Stay in the loop! Subscribe to our mailing list

Germany: end of an absurd arrangement?

Few know that Germany’s federal government plays only a secondary role in higher education. The country’s public universities and colleges are run by the states (Bundesländer), which also provide the lion’s share of the funding. This is enshrined in article 91b of the Grundgesetz, Germany’s constitution. This article boils down to a ban on any systematic and long-term federal co-funding of higher education institutions. It only allows a federal engagement in “projects” of limited reach and duration (such as the ‘excellence initiative’), as well as the funding of extra-university research institutes. Following onto years of discussion about the unfortunate arrangement, on 1 June Ms. Merkel’s cabinet introduced a bill with the aim of extending the federal government‘s possibilities to institutional funding.

The proposal produced mixed reactions. In substance, everybody is in favour of putting an end to the odd ban. But the opposition of Social Democrats, Greens and the Left Party objected to the fact that it would be limited to higher education and exclude schools. They accused Ms. Schavan, the federal education minister, of going for the ‘sexy bits’ only – research and elite universities. Horst Hippler, the president of the German Rectors’ Conference (HRK), welcomed the initiative. The HRK had been amongst the strongest voices for the abolition of the ban for a long time already.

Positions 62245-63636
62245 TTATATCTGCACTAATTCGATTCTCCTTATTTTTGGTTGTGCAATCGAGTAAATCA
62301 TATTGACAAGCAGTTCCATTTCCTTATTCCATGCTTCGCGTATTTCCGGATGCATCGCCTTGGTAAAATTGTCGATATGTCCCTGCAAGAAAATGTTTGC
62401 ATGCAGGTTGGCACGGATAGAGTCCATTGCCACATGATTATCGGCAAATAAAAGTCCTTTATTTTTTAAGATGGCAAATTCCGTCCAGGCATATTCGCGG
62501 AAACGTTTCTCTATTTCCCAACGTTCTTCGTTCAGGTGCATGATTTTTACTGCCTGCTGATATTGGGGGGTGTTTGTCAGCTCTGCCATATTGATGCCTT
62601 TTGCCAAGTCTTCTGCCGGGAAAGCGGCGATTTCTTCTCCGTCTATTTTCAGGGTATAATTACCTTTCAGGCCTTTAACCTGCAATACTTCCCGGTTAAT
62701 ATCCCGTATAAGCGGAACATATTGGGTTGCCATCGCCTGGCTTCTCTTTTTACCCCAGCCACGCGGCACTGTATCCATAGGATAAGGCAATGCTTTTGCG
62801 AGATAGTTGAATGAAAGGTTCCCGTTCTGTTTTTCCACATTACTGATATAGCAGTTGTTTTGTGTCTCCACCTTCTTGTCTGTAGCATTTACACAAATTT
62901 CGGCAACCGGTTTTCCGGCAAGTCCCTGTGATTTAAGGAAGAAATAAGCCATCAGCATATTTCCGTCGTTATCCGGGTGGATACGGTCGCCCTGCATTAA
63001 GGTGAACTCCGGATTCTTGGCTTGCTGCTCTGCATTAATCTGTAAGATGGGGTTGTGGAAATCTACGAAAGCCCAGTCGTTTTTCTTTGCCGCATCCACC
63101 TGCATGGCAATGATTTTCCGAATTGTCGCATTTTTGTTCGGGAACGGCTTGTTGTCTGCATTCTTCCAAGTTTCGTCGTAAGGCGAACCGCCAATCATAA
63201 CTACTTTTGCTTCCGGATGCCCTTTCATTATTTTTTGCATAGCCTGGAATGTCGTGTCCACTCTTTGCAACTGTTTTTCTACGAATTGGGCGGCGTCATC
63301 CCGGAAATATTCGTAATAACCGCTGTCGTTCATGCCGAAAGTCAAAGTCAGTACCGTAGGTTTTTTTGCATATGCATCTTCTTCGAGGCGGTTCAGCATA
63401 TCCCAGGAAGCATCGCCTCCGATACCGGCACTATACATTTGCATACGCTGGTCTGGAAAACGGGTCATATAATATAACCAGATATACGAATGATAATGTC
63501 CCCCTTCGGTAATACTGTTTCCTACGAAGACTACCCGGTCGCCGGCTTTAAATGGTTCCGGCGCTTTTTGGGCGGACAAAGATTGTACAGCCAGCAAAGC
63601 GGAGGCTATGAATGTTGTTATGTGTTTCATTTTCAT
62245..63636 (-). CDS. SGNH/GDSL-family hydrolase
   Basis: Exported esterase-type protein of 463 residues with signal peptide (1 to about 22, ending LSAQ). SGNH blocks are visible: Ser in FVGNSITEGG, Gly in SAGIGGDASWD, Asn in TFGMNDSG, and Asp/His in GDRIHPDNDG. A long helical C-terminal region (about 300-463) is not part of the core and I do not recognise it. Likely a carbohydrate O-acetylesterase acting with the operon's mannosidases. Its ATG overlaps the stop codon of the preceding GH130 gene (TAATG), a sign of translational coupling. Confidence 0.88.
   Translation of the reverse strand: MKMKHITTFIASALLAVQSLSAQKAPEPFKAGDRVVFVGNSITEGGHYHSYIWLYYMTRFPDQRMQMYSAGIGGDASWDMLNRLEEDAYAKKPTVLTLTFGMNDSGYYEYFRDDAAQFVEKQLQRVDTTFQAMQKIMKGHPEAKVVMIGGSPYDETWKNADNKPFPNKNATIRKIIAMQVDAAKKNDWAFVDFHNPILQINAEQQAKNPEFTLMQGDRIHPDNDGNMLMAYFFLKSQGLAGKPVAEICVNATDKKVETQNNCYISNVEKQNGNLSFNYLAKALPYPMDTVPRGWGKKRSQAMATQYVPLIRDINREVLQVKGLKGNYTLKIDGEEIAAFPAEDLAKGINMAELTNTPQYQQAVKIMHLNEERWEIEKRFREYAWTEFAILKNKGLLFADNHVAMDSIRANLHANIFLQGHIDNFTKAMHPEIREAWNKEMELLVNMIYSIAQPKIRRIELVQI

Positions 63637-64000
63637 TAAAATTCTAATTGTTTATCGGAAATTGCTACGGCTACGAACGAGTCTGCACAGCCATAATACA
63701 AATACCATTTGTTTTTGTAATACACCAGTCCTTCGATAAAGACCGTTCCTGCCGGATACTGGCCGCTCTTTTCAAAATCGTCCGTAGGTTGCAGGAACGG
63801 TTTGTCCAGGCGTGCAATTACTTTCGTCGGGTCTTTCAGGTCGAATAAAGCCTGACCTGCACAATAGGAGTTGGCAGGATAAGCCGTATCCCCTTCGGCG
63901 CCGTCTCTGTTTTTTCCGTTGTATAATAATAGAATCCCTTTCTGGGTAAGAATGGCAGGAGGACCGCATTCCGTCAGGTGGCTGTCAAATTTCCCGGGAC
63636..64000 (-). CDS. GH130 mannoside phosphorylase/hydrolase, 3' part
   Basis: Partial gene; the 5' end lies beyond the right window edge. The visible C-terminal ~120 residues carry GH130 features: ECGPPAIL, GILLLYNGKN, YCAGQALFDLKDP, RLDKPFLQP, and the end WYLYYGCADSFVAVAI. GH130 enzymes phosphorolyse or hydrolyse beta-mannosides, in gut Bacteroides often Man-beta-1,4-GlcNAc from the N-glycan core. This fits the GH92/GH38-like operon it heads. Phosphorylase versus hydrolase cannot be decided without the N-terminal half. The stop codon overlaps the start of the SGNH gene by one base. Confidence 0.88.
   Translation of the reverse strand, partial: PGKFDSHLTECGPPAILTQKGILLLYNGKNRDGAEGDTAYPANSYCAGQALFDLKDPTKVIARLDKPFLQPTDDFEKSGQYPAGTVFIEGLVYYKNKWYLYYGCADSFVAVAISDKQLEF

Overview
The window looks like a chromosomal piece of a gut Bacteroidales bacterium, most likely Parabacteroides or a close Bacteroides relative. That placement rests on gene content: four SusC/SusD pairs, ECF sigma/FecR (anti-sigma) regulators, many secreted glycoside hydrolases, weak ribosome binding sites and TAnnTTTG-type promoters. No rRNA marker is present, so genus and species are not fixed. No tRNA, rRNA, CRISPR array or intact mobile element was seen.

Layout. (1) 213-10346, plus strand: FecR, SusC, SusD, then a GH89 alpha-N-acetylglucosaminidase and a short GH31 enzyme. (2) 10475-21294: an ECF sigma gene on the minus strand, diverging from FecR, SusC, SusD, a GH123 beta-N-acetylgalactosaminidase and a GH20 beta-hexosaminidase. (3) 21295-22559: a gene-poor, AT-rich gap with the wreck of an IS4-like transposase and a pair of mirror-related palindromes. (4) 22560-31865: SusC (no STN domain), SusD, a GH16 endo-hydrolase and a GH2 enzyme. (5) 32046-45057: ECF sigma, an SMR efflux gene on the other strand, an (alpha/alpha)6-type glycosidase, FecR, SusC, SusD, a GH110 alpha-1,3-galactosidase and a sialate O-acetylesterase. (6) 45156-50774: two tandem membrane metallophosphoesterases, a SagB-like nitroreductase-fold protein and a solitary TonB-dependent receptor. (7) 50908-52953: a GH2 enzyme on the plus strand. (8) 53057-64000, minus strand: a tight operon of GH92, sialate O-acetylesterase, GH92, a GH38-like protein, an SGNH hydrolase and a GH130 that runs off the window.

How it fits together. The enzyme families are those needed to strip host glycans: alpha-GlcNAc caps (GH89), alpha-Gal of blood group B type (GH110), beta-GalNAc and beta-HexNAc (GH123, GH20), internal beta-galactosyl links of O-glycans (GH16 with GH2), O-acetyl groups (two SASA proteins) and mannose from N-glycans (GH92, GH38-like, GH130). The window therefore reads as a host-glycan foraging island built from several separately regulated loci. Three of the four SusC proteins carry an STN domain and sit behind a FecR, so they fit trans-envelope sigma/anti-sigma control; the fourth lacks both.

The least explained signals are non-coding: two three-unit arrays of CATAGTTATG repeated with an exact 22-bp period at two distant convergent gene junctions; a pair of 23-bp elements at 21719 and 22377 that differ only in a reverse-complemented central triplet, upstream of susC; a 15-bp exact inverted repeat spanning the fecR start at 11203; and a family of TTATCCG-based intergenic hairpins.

It will not be easy to put an end to the absurd arrangement. Changes to Germany’s constitution require a two thirds majority in both houses of parliament. The federal government has a majority in the Bundestag, but this falls short of a two thirds majority. In the Bundesrat, the opposition Social Democrats and Greens dominate. Ms. Schavan therefore needs to seek compromises both with the federal opposition and the states (Länder). She still hopes to see the bill debated in the Bundesrat in September and introduced for the first reading in the Bundestag in October of this year, resulting in the constitutional change in 2013. If all goes well….

HIS (in German)